We've got hundreds of kids dvds, the popular ones have had to be bought many times as they get scratched, bitten and snapped. There is simply not enough time in the day to rip the dvds so I've download a few to but on a usb drive to stream or plug in, kids love the physical packaging (as I used to love album covers and cd booklets) but I'm not prepared to pay the same price again for something in a drm ridden file. Netflix has helped a lot, by far the better for for my family’s tastes but still lacking a lot of content.

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Anonymous Coward

The perfect excuse:

"Honestly guv, I didn't download any of PrincessSparkle.avi, I only joined the swarm for the .nfo file!"

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Bronze badge

Re: Optional

> Just uploading itself is not a criminal offence, make money from it and then yes you'll be taken to court.. But the key thing in the UK is that if your not hurting their business, or doing it for a business, you wont be convicted of a crime here...

But you may not be convicted of a crime in the USA for it too neither. Not if they use Rendition Airlines on the return trip to pick up empties.

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Childcatcher

Presumably....

... this will be a boost for TOR...?

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Re: Presumably....

Maybe. But if enough TOR nodes are compromised, doesn't that make things traceable again?

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Anonymous Coward

Re: Presumably....

AIUI, the TOR network isn't really suitable for huge downloads like that, so it's considered bad form to do it.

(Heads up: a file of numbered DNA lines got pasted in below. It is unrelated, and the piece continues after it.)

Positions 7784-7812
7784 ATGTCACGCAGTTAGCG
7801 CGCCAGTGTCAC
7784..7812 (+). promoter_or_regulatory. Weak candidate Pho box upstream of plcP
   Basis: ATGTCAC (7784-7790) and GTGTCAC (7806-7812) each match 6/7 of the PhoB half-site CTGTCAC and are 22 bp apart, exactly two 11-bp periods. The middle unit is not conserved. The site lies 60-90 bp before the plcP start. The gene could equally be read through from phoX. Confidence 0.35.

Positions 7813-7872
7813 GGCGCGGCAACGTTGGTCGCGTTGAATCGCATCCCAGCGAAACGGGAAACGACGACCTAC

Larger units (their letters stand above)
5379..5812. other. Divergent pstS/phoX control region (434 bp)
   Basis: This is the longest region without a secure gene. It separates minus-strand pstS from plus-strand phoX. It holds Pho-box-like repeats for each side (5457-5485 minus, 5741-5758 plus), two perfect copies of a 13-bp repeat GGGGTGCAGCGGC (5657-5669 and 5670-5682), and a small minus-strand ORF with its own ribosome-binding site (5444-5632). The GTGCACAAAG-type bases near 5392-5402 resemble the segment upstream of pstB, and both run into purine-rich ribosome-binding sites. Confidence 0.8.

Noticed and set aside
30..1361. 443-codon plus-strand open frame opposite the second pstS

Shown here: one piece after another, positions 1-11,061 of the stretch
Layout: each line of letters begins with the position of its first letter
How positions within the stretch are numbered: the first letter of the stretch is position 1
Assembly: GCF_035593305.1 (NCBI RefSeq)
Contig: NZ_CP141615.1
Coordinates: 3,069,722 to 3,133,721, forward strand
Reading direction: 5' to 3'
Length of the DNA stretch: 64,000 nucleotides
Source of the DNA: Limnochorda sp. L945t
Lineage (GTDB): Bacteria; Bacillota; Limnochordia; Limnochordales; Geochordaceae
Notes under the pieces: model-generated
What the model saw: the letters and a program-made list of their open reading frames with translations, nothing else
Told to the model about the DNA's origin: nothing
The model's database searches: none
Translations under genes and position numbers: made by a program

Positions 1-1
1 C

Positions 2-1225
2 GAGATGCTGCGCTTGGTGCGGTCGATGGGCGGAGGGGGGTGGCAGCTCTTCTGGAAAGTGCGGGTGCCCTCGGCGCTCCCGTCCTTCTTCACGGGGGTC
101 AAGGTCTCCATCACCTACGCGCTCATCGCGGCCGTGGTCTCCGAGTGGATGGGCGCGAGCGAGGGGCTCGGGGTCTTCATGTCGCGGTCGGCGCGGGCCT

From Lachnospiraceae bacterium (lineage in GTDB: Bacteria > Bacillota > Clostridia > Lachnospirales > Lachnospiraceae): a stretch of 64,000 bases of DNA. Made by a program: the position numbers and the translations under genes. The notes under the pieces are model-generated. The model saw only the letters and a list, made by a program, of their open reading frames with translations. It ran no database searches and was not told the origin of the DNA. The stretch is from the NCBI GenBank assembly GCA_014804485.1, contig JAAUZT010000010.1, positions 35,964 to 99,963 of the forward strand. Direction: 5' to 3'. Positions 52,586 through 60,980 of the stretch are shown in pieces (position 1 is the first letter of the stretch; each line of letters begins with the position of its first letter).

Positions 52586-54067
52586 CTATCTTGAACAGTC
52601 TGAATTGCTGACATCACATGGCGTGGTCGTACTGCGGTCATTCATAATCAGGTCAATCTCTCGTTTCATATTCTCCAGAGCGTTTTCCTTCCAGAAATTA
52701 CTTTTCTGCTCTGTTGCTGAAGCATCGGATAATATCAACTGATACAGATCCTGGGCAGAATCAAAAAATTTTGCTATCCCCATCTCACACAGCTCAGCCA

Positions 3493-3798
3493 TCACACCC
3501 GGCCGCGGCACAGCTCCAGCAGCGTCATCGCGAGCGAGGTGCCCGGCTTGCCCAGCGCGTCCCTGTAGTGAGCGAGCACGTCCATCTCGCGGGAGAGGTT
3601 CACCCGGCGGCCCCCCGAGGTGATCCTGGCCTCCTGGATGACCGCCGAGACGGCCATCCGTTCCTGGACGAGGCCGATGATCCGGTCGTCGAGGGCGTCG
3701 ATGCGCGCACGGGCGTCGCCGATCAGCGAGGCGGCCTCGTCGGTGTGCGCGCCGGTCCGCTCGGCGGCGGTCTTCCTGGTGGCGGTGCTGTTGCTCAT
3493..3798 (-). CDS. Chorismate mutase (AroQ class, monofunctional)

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Anonymous Coward

Re: Presumably....

How do TOR nodes get compromised ? Is there any evidence of this ? Is it 1984 ?

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Silver badge

Re: Presumably....

>How do TOR nodes get compromised ?

There have been a few Reg articles about just this (and other articles about fixing)... I can't remember titles off the top of my head, but you could try searching the Reg.

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Re: Presumably....

As somebody has already said torrenting large quantities of data through TOR is really not on. The network was created for other more worthy purposes - not that it's necessarily always used for those worthy purposes. However dragging gigabytes of data through it can really hamper those that rely on it to be able to communicate freely and without persecution from certain authorities.

In my experience it's unlikely that the speed you would get through the TOR network would be suitable for torrenting anyway.